Author’s Note: I’d like to dedicate this series to the memory of my father, David Berkowitz, who was always an early and eagle-eyed reader. I like to imagine he is reading this in the heavenly beit midrash, and I hope that he’ll figure out a way to reach me with his follow-up questions.
When I studied midrash with Rabbi Norman Cohen at HUC-JIR, we were taught to look for “hooks” in a biblical narrative. Hooks are interesting elements that might inspire creative interpretation. These may include repeated or rarely used words, seemingly unrelated narratives put next to each other, anachronisms, or seeming contradictions. A hook could also be questions about the lives and motivations of characters since the Bible rarely provides that kind of information.
This week, we read the story of Balaam, a sorcerer hired by the Moabite king to curse the Israelites. This tale contains several puzzling elements: a talking donkey, an angel with a fiery sword, and a non-Israelite sorcerer who becomes God’s mouthpiece.
After two attempts to curse the Israelites, we read that, “As Balaam looked up and saw Israel encamped tribe by tribe, the spirit of God came upon him” (Numbers 24:2). The subsequent blessing is so beautiful, it has become part of our morning liturgy:
Ma tovu ohalecha Yaakov/ mishkenotecha Yisrael.
“How fair are your tents, O Jacob/ Your dwellings, O Israel!”
One question about this story has captured rabbinic imaginations for generations: What did Balaam see that led him to utter these words?
In the Talmud, Rabbi Yochanan suggests:
“He saw that the entrances of their tents were not aligned with each other, ensuring that each family enjoyed a measure of privacy. And he said: If this is the case, these people are worthy of having the Divine Presence rest on them” (Bava Batra 60a).
Another Talmudic passage suggests that the “tents” in question were houses of study (Sanhedrin 105b), while a modern midrash imagines them as theof people bowed in prayer (“My People’s Prayer Book,” Vol. 5). Ibn Ezra posits that Balaam was praising the Israelites’ military formation, while Rabbi Bradley Artson believes that Balaam was taking note of the distinctiveness of a “people that dwells apart” (“The Bedside Torah”). In 19th century Poland, Hasidic rebbe Menahem Mendel of Kotzk imagined that Balaam was admiring our people’s unity:
“Individual Israelites may not be that impressive, but it has always been the genius of the Jewish people that the whole added up to more than the sum of its parts. Ordinary people combine to create extraordinary communities, sites of holiness, and charity” (“Etz Chayim”).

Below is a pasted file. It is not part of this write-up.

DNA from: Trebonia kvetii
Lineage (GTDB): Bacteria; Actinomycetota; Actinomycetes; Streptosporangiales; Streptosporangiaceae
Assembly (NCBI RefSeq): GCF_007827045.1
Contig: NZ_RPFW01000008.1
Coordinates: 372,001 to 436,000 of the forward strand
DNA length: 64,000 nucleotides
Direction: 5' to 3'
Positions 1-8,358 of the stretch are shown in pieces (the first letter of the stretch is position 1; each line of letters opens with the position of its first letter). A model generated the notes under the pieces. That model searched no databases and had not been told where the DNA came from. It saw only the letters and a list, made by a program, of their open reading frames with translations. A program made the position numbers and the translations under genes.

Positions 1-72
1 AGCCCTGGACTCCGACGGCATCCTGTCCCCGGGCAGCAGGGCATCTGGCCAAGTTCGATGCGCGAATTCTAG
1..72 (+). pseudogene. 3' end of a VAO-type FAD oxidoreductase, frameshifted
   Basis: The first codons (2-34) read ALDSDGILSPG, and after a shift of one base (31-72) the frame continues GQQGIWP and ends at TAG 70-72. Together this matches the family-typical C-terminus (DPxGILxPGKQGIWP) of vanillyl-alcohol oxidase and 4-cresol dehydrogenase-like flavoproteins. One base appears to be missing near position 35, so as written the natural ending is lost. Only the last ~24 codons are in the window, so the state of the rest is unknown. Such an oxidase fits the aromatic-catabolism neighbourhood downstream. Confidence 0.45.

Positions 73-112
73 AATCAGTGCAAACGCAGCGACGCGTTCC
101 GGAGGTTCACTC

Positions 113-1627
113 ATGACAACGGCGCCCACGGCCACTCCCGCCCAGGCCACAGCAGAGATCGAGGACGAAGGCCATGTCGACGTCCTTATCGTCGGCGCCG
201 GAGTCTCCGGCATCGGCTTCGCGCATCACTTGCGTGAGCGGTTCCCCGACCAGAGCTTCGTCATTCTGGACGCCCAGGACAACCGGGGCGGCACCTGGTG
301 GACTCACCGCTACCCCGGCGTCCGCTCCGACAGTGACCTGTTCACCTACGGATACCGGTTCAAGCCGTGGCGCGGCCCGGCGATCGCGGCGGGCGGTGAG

More recently, Rabbi Sue Levi Elwell offered a similar take:
“He sees the tents that are the homes and gathering places of the women, children, and men, who live as a community marked by care and mutual respect…. For a moment, Balaam sees a community as it can be: a society of mutual dependence and trust, a community where each person is treated with dignity” (“The Torah: A Women’s Commentary”).
From this centuries-spanning dialogue, we see what each generation valued: modesty, military strength, prayer, study, and community. We can also see the communities they aspired to build. Distinctive communities that upheld traditions, respected boundaries, and cared for their members.
When my co-author, Erica Wovsaniker, and I set out to write a book of midrash for middle-grade readers, the question of what Balaam saw became central to our retelling of that story. In our version, each time Balaam looks out over the Israelite camp, he sees something different: food and water being brought to sick people on the edge of camp; people gathered to dance and sing prayers of gratitude; and children gathered at the feet of their elders to learn.
In “Maybe It Happened This Way,” we imagine that Balaam sees, “people who stay strong and keep growing...who trusted God to lead them out of Egypt and kept believing through nearly forty years of wandering...who share with each other, even when they barely have enough for themselves. People who teach their traditions to their children; who sing and dance even when life is hard...who stay true to themselves, no matter what anyone else says or does.”
He decides, “I can’t curse these people… even if I could, I wouldn’t want to. They are blessed.”
Another “hook” that always intrigued me was the question of whether this experience changed Balaam. One commentary suggests that both he and the king are unmoved, because “God’s word can only affect people who are willing to change” (“Etz Chayim Torah Commentary”). We imagined that, at the very least, Balaam’s career path went in a new direction. On the ride home, he tells his donkey:
“I don’t know if anyone will ever hire me as a sorcerer again…. But even if they do, I’m not going to curse people anymore. Cursing is a coward’s move. I’d much rather give a blessing…. I think I’ll send a blessing to the king, that he learns to see the good in people. Like I did” (“Maybe It Happened This Way”).
Seeing the Israelites at their best makes Balaam want to be a better person himself, which means making more of an effort to see the best in others.